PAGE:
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Claudio Bindella in his studio
Bindella, born in Sesto San Giovanni, lives and works in Milan. Although he received art instruction and studied art criticism and art history, he considers himself to be mostly self-taught. Initially influenced by the great Venetiian painters — Tiziano, Veronese, Tintoretto, Tiepolo — his style evolved and grew, always with a strong emphasis on glorious color and the male figure.
When did you first understand that you were an artist?
An artist is not someone you change into but someone that most people just used to be. When I was a child I loved to draw new towns, Olympic villages, amazing buildings. I wanted to create a world - my world.
Growing up I was told it was impossible, but I didn’t trust anyone telling me that, and even now, not a single day passes when I don’t want to create something strange. I tell that to my companion Roberto and he looks at me and says, "Yes it would be nice but it’s impossible." At the same time he knows that I’ve already started the new impossible project.
The list of links to other artists on your web site is great. Many artists do not do that. Can you tell us more about artists in earlier times that influenced you? For example, can you talk about the Venetian painters? How they have influenced your work?
I guess I’m influenced by two places, Milan and Venice. Milan is where I was born and where I spent my life so far. It is the city of fashion and design and I’m conscious that its imaginary beauty and eternal youth surrounds me. On the other hand my parents came to Milano from a little town near Venice. My painting teacher is Venetian, and I visit the area often because I love to visit churches, museums. I seek out the masterpieces of my favorite painters Tiziano, Tintoretto, Veronese, and Tiepolo. In the Renaissance Venice was the capital of the color, and Florence the capital of the drawing. Obviously, I lean toward Venice. Color is so important in my works and how the masters used color is a constant source of inspiration. But Venice is also the place of La Biennale, a major contemporary art exhibition and I never miss it.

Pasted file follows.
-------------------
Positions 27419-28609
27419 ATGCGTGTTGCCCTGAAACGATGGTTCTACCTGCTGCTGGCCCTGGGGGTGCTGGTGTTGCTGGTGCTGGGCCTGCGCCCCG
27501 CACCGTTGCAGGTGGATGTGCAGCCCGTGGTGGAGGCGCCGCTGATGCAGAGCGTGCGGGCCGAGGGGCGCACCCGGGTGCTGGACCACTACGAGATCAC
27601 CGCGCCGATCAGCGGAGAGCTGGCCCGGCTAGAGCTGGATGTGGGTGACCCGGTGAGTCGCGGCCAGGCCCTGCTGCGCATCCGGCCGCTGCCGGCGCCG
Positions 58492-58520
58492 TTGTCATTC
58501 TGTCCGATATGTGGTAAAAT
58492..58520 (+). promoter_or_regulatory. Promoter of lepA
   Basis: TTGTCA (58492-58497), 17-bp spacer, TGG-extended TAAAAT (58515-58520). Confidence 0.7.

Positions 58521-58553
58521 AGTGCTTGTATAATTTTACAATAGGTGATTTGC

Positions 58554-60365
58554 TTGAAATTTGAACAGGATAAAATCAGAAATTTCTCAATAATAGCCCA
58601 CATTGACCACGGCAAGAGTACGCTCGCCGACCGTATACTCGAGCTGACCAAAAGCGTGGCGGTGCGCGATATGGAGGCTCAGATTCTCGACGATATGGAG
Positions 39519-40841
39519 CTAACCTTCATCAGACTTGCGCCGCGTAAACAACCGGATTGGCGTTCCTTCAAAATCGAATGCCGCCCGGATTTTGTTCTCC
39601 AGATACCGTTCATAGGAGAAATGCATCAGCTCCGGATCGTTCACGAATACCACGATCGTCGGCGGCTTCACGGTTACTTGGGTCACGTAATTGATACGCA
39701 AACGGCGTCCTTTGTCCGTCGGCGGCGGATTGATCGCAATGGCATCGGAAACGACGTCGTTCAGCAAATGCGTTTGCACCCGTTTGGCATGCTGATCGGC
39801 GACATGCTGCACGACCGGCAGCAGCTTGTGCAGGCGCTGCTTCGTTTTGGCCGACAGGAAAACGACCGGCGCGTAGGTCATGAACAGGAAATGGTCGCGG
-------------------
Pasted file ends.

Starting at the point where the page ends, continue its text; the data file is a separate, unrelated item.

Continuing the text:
Your artwork seems to make your sexual orientation very clear. Have you had any experiences, positive or negative, around the content of your art?
Some persons contacted me through my website and I loved it, among them some teen-agers thanking me for the content of my work, that was really great. We are living times in which we can fight with heart and mind, without fear for our rights, but for gay teen-agers, in the period when they are discovering themselves, it can be hard to face an unfavorable environment. That is the time when art can have an important function. It was like that for me when I was young, and indeed it seems to still have the same significance for some. Sometimes people ask me why I don’t paint landscapes, female nudes, and all that traditional stuff. I suspect that they ask me because they feel uncomfortable with the content of my work, but that’s their problem, not mine.
For more see Claudio Bindella's web page.